It's a rainy Friday night and the old brick in front of Pike Place Market gets a thorough washing. The light from neon signs and assorted shops and street lights reflects off the wet ground and casts a damp and eerie pall about the place.
Storefront fall decorations take on a ghastly glow, and in this part of Seattle, you can feel the history. The past calls out like a siren song: remember, remember.
In front of the famous market where there are walls of gum and where fish fly, a woman in a red cloak and a black hat talks to fifteen or so men and women who follow.
"We're going to head right down over here to give you guys a chance to take pictures in front of the spooky windows," she said, and off they go.
They head towards Post Alley, a charming and eccentric little street that has the rarest of qualities in a big city -- character.
The woman holding court in the red cloak is named Phoenix Smith. She is a guide for "Nightly Spirits Ghost Tours." She tells frightening tales and leads paying customers through the spooky nooks and crannies of Seattle, and every tour ends in the same place -- Kells Irish Restaurant and Pub.
Cozy and warm and overflowing with Guinness and goodness, it is a Seattle institution, the place to feel the soul of the Irish coursing through your veins, whether you're Irish or not -- and, as it turns out, Kells is the most haunted place in all of Seattle.
Just ask Smith: "Statistically, Kells is the most haunted bar in all of America," she said, "but, from personal experience, it is the bar that made me a believer."
Why is Kells haunted? And how? And what does it all mean?
To understand, we must go back in time.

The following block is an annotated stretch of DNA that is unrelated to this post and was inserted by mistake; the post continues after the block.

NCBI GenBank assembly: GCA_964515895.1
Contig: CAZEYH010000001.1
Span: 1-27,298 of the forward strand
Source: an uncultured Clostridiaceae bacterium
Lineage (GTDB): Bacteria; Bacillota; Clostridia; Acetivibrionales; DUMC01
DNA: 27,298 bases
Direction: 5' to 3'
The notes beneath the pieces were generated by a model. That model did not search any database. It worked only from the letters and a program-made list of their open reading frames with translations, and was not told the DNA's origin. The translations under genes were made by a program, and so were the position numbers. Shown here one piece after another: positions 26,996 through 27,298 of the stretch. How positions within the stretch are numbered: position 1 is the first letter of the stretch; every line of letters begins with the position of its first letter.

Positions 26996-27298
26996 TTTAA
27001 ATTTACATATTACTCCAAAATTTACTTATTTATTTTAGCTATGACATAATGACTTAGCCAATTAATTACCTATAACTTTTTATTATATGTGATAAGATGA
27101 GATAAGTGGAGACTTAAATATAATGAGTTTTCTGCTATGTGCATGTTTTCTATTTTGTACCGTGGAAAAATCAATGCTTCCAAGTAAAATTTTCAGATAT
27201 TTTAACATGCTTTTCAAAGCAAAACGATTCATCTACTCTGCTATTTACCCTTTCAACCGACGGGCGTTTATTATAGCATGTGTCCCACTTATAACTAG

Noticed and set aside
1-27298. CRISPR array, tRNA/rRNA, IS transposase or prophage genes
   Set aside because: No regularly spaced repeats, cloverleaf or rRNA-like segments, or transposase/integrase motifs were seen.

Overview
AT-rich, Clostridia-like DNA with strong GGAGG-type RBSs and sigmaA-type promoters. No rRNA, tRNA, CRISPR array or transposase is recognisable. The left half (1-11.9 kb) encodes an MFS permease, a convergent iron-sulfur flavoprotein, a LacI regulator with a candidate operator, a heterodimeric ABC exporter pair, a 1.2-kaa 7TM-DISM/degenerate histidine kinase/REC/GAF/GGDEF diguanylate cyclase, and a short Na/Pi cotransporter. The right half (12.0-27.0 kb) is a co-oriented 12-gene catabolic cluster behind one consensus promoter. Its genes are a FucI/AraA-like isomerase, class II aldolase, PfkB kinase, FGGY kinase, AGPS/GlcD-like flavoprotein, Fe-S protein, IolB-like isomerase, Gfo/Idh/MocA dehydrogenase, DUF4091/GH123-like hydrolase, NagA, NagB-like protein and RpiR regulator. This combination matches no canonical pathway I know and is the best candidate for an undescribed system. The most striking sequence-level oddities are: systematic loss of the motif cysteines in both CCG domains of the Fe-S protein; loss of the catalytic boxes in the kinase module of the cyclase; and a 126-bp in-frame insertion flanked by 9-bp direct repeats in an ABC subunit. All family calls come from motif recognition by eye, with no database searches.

The backside of Kells, along 1st Avenue, is actually the front side of what is known as the Butterworth Building.
A man named E.R. Butterworth hired an English architect to design it and when it was finished in 1903, Butterworth moved Seattle's first mortuary into the building. For decades, almost everybody who died in Seattle passed through the walls and halls of Butterworth & Sons.
There was a tastefully decorated office where the business end of death was handled. There was an ornate chapel where the spiritual side was tended to. Small funerals, casket viewings and the like.
Elaborate funeral processions would depart from the front of the building. One picture shows an elaborate horse-drawn carriage with a driver in a top hat. Behind the carriage is a casket and its pallbearers, followed by two dozen or so soldiers, holding swords in front of them.
Butterworth & Sons was a one-stop shop for the journey from this life into what lies beyond.
"A lot of bodies went through here," said Patrick McAleese, the tall Irishman who owns Kells today.
He said the very site of his business, in the early days of Butterworth & Sons, was where they kept the horses and hearses that were used for funerals. But, after a time, he said there was a remodel.
"This is where they switched," he said, "the fitting room was here, and the embalming room was one floor up."